Narcolepsy symptoms can frighten someone who is not aware of the condition. Narcolepsy, though rare, is One of the strangest sleep disorders.
If you have it, narcolepsy can interfere with your daily activities like driving, working or even your relationships.
Narcolepsy seems to run in families, indicating a possible genetic connection. And it only occurs in ½ of 1% of the general population. Despite its relative rarity, if you have narcolepsy, it will impact your life quite a bit.
In fact, it will affect every single aspect of your life…
Narcolepsy Symptoms First Hand
When I was attending college, I spent a lot of time in the biology major lounge, studying. One of the biology majors was a young man (John) who had narcolepsy. He was about 20 years old, which just happens to be the age when narcolepsy is worst.
I had never seen anyone with narcolepsy before, and it was truly amazing to see him—go to sleep. John could be studying or speaking to someone, and he would suddenly go limp (loss of muscle tension) and collapse. He would sleep like this, for 10-20 minutes.
Narcolepsy episodes can be triggered by a heavy meal or by intense emotions, whether positive or negative. Because of this, people with narcolepsy avoid stress and they often lead a very bland emotional life, trying to avoid the attacks. They try to avoid crying and laughing.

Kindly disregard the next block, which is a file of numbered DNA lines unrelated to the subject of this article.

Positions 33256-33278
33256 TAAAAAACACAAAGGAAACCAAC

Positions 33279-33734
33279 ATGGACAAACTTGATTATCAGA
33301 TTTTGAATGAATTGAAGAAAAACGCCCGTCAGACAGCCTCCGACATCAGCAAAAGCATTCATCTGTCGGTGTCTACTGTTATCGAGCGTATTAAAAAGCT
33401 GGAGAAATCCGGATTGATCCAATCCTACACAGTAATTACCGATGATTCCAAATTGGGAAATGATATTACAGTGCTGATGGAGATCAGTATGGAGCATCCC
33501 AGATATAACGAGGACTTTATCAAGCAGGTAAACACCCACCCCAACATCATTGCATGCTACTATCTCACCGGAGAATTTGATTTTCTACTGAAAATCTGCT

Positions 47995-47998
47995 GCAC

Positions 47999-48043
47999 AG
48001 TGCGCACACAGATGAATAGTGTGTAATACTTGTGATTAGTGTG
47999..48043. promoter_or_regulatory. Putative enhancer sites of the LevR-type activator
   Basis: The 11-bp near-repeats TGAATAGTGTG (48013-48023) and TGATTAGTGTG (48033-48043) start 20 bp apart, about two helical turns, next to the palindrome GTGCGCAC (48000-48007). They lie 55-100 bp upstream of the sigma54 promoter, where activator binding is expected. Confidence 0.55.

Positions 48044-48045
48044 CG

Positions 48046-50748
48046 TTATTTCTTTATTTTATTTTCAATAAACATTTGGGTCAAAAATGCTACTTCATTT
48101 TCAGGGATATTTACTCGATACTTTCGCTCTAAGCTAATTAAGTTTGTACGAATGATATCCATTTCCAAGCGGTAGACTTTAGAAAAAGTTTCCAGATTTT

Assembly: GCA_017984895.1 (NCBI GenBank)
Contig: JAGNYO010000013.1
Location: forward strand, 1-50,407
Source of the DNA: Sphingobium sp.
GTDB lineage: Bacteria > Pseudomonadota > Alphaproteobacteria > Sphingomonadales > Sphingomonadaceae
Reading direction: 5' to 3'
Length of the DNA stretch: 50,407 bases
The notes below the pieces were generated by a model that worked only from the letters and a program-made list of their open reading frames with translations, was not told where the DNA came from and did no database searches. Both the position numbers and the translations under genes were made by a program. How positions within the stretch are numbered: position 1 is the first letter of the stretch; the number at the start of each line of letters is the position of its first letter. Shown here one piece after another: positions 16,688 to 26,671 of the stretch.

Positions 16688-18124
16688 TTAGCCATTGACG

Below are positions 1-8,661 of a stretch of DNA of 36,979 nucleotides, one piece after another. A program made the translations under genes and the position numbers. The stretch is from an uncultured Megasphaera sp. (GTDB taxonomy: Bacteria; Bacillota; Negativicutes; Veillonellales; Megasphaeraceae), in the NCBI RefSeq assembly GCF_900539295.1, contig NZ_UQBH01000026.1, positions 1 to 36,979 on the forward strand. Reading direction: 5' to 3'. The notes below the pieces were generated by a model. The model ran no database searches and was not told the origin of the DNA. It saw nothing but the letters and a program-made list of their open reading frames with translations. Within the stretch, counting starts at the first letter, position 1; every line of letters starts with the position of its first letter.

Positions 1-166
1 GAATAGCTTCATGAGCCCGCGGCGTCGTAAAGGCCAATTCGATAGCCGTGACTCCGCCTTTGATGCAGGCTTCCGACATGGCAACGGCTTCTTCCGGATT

Unfortunately these narcolepsy naps can occur at any time. And being narcoleptic does inhibit one’s lifestyle. For example, if you have narcolepsy, you can’t drive or operate machinery.
And relationships are difficult. A person with narcolepsy can fall asleep, even while having sex, when high adrenaline levels should keep him awake.
The causes of narcolepsy are not known, even though it does run in families.
Treatment for narcolepsy consists of behavioral therapy and amphetamines or orexin-based medications. And hypnosis for stress relief could also help.
If you or someone you know has narcolepsy, you probably already know the narcolepsy symptoms.
Narcolepsy is one of those conditions that presents a danger to the person who has it—so, if you know you have the symptoms of narcolepsy, make sure you discuss it with your doctor.